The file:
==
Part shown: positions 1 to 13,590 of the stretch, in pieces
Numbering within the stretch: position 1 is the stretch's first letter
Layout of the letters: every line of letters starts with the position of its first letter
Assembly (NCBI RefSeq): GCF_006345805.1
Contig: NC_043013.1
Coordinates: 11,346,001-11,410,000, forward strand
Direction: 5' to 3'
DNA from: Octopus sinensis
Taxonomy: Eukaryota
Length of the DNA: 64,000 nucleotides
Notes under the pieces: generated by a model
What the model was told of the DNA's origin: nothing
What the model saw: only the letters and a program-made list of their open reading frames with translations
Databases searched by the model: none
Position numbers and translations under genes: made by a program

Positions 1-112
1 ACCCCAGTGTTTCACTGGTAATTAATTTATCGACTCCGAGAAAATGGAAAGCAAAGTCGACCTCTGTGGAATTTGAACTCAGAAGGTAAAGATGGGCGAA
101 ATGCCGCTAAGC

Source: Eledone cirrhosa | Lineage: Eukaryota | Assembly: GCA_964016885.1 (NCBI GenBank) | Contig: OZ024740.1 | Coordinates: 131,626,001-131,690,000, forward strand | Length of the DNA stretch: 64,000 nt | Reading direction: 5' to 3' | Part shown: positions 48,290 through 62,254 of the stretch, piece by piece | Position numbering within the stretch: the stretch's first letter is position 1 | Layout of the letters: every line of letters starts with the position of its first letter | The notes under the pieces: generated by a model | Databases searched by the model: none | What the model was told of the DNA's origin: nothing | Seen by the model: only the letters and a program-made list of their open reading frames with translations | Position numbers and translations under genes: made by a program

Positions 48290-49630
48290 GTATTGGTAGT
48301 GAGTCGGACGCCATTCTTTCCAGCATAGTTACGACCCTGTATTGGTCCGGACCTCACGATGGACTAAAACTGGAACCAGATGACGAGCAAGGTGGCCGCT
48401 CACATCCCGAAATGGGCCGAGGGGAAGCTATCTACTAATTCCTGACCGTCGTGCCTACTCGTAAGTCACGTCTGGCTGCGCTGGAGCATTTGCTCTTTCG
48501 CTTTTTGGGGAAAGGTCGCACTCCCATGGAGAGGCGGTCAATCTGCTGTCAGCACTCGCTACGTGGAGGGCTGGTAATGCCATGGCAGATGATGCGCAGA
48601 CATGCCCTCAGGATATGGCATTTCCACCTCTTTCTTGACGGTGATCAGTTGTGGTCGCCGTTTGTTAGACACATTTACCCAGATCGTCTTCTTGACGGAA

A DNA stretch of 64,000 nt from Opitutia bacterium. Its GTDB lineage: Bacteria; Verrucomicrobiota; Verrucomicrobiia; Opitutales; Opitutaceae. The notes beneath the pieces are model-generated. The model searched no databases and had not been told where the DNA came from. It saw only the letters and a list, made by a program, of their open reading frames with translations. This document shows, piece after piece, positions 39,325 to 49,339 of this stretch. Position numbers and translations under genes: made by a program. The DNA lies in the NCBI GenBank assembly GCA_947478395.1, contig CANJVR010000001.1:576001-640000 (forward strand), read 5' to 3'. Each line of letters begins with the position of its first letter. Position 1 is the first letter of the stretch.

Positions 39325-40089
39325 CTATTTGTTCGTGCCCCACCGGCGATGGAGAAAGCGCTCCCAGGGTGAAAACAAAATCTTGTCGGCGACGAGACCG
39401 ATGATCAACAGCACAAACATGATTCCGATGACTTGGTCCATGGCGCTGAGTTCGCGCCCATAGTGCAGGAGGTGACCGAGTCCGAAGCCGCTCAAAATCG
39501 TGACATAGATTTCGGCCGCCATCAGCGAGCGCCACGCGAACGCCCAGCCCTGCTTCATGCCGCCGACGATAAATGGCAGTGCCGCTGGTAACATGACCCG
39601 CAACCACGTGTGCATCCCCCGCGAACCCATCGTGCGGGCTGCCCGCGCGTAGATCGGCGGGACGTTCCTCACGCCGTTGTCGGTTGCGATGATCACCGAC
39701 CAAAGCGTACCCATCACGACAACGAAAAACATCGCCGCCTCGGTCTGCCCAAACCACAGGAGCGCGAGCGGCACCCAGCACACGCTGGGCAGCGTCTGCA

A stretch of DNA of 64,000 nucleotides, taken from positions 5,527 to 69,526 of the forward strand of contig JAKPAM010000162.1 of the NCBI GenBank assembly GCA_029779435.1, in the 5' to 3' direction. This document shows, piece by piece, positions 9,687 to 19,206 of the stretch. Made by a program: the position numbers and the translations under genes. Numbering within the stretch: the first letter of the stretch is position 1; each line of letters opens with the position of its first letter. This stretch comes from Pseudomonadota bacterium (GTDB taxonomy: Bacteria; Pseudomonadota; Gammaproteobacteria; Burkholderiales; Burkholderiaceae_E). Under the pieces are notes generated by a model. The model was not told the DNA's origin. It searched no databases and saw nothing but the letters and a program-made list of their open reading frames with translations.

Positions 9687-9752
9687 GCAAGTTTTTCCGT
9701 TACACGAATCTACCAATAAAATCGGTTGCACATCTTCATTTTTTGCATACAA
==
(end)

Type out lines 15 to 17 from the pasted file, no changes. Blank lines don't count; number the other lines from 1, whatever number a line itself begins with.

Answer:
Position numbers and translations under genes: made by a program

Positions 1-112
1 ACCCCAGTGTTTCACTGGTAATTAATTTATCGACTCCGAGAAAATGGAAAGCAAAGTCGACCTCTGTGGAATTTGAACTCAGAAGGTAAAGATGGGCGAA